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And lastly, this house takes a different approach to the gated issue.  Their front door itself is gated, as are the driveways on the left and right of the house.   At least you can see the house and enjoy its beauty.  For the other houses hidden behind gates, they are for the enjoyment of the owners alone.    I wonder if one day soon these owners will add a gated fence around the home, as well. 


All in all, it wasn't a great drive-by day for pictures in River Oaks, though it was an eye opener to what is going on in the neighborhood.   On the streets I drove down, the majority of houses were hidden.  I'll have to go back on another day to  admire the houses on the smaller lots where there aren't a lot of gates.   If you are interested in reading more about this historical neighborhood, there are several excellent books available at Amazon:  here and here.  Both are about John Staub the famous architect who developed River Oaks and built many of its most beautiful homes.   


  1. Thanks for the glimpse of the old hometown, Joni. I never noticed all those gates before! Many of the homes here in England hide behind amazingly TALL hedges (miss those azeleas!), brick walls, and gates. Even some of the terrace homes in the city have low pedestrian gates to keep out the riff-raff.

  2. How Magnificent!!! OMG ! Their so beautiful.One can look at them forever.Thank you for sharing their stories and pictures.You see houses are my fav things to look at.i even have a French Quarter Canister set in my Kitchen.I got it back in the eighties.I want to thank you again for your well wishes during I'm sending you thoughts and prayers that IKE the Terriable don't head your way or mine either.I have family that live in Houston.I hope maybe it will weaken anyway.May God bless you and keep you safe and I will be checking on you.Hugs Marie Antionette PS. What the heck is up with all these storms this yr?

  3. How Magnificent!!! OMG ! Their so beautiful.One can look at them forever.Thank you for sharing their stories and pictures.You see houses are my fav things to look at.i even have a French Quarter Canister set in my Kitchen.I got it back in the eighties.I want to thank you again for your well wishes during I'm sending you thoughts and prayers that IKE the Terriable don't head your way or mine either.I have family that live in Houston.I hope maybe it will weaken anyway.May God bless you and keep you safe and I will be checking on you.Hugs Marie Antionette PS. What the heck is up with all these storms this yr?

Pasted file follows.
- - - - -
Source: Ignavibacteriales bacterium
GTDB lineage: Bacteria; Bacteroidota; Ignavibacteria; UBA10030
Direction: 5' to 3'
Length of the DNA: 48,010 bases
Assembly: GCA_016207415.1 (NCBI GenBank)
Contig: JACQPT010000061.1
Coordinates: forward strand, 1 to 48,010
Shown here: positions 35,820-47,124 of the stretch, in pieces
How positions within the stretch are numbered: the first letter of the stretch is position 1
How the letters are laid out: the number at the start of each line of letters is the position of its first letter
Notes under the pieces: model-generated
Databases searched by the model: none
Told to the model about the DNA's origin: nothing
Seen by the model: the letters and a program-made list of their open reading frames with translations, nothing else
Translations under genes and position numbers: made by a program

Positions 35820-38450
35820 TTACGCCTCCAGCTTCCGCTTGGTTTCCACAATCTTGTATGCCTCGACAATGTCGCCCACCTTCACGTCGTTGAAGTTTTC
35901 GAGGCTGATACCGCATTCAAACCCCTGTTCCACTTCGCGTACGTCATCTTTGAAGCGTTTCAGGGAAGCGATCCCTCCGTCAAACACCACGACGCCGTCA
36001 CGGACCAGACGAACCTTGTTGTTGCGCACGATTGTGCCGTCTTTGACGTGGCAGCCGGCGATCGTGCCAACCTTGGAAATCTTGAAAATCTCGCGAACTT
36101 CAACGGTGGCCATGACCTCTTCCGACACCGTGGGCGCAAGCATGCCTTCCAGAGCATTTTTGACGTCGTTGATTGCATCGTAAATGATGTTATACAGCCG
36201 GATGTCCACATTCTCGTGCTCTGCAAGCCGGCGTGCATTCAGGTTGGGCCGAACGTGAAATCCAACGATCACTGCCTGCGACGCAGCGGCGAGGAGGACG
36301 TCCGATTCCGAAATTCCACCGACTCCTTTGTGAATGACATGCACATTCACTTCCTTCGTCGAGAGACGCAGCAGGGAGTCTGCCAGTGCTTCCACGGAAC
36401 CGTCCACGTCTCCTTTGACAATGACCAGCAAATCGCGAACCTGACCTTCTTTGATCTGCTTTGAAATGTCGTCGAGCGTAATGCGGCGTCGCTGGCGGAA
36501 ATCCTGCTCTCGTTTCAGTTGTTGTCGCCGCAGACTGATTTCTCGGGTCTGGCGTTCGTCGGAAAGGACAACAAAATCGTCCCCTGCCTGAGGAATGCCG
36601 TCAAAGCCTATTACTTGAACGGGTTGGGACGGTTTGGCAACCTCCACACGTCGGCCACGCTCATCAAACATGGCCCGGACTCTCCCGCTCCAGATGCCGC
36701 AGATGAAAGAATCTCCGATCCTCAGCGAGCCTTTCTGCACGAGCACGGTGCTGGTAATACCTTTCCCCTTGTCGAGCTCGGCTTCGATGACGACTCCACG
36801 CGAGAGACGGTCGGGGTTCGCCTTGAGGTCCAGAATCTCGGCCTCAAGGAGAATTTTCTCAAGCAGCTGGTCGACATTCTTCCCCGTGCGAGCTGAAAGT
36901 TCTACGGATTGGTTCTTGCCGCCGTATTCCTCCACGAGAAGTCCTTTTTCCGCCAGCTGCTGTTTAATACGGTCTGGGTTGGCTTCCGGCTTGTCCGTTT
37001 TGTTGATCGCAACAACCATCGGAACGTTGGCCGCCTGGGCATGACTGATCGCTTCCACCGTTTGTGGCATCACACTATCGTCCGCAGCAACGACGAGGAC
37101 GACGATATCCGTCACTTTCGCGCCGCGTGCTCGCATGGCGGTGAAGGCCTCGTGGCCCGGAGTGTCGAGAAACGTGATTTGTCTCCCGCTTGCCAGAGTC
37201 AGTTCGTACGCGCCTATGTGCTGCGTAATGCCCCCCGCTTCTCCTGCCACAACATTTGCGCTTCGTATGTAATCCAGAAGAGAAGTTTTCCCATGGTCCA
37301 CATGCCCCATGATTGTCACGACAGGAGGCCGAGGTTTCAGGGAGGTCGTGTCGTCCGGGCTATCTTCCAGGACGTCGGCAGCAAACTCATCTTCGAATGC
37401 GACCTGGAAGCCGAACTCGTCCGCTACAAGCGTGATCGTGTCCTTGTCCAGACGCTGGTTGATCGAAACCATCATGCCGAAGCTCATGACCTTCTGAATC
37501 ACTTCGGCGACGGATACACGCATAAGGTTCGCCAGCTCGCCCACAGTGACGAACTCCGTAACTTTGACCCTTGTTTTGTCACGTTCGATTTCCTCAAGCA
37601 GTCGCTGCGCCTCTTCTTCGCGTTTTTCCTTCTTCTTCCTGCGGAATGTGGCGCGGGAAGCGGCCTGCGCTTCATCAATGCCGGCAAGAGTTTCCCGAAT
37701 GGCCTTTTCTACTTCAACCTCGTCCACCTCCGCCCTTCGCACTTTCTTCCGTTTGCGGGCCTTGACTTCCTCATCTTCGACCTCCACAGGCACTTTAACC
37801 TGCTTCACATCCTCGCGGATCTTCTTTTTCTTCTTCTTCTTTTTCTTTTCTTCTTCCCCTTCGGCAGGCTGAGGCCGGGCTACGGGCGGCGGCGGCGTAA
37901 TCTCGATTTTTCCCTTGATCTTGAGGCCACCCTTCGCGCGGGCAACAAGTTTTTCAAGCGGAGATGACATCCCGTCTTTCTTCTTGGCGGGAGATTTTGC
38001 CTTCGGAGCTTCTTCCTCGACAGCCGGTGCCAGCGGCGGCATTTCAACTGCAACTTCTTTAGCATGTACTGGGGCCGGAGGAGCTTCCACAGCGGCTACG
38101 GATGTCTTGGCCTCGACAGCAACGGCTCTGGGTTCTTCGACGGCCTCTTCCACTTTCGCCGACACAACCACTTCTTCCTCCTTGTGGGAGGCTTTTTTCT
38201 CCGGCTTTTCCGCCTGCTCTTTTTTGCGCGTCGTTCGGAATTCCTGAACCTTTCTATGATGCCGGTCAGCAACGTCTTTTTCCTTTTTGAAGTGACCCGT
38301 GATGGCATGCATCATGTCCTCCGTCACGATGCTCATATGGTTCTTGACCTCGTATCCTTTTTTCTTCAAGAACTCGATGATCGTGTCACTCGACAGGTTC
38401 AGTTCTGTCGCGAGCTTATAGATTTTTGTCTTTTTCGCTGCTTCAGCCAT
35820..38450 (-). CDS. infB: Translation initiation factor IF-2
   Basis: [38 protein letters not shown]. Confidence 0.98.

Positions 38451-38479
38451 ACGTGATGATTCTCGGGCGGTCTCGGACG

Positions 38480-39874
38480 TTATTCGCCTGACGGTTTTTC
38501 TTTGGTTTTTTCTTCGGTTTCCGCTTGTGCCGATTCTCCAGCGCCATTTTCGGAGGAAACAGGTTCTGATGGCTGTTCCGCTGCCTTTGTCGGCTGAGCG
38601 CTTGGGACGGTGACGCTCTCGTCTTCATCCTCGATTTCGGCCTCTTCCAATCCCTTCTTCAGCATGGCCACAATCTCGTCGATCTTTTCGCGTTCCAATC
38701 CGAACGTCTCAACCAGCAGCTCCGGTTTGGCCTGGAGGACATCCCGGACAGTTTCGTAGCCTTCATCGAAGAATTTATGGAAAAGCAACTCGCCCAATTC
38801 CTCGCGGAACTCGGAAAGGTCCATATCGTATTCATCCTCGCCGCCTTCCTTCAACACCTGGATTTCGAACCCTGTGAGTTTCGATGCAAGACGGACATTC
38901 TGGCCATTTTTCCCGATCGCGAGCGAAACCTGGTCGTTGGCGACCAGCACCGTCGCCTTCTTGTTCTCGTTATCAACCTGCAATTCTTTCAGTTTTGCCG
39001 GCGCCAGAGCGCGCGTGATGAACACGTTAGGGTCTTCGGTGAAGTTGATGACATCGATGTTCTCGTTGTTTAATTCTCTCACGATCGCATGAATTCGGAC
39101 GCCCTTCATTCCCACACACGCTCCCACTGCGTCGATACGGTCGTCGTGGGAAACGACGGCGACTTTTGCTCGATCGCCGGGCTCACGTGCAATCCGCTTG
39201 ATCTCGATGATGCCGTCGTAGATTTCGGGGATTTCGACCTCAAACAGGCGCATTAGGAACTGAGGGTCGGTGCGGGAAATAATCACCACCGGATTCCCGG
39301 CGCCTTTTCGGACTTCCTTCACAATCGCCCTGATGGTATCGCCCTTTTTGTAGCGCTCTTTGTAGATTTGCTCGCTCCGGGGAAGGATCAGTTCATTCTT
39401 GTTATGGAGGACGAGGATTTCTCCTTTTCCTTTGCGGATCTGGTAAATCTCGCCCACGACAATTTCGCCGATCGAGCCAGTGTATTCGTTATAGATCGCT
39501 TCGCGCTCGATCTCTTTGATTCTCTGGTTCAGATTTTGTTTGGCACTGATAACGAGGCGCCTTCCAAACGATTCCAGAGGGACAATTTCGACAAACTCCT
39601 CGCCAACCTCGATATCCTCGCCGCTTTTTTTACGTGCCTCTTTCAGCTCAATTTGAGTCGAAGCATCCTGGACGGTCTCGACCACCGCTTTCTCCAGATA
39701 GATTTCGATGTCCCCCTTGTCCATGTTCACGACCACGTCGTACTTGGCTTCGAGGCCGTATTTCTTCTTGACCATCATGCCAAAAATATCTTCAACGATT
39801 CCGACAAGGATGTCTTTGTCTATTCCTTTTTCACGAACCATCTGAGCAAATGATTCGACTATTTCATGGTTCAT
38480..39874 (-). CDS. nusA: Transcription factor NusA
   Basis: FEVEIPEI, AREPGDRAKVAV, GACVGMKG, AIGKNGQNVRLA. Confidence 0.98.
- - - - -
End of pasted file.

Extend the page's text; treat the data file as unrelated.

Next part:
4. Thank you for the tour, Joni! I had an English professor in College who had us write an essay on the changing dynamics of rights of privacy in America. Funny that these pictures would have been nice in a presentation with the report. I chose to write about homes, the most private of anyones personal belongings; and how gates are now being used to keep people out, as opposed to keeping things in. Before the Western Movement - when people started to build fences as a way to dictate property lines - fences were used to keep belongings (goats, sheep, horses, cows, children) inside of a persons land, those things, for the most part remain gated, but now, people are gating homes, driveways, front doors, even entire neighborhoods as a way to evoke exclusivity and create curiosity. I think that gated properties would attract more crime, as the goods inside must be so good that they're worth protecting, right? Ah, sorry for the blog within a blog - but a wonderful post that I agree with on all levels, 5 years ago to today, it's a shame they're using gates to cover up all that beauty.

  5. What a beautiful tour you've hosted. I would love to drive through such a neighborhood. There are many here in the greater Chicago area but I would hate to have to live behind gates. I love my little spot in rural America where you don't have to lock your doors. Really.

    - Suzanne, the Farmer's Wife

  6. You leave me speechless almost daily....thank you for such a sweet love note last night.....

    WHEN do find time to honor us with such therapeutic blogging? Stopping here is helping with my "healing"

  7. Interesting post Joni. I find myself waffling between sympathy for people trying to find a sense of safety(I'll bet motion detectors are part of the package) and privacy (I've had snowmobiles doing wheelies on my lawn and I would kill for a budget that allowed gates) and sadness at the psychological transformation of wealthy americans into something closer to landed aristocracy. Another place I used to do driveby's was Glen Cove on Long Island, and many of those homes have been gated this past century. Some communities here are talking about making them illegal, but I don't think they'll get too far.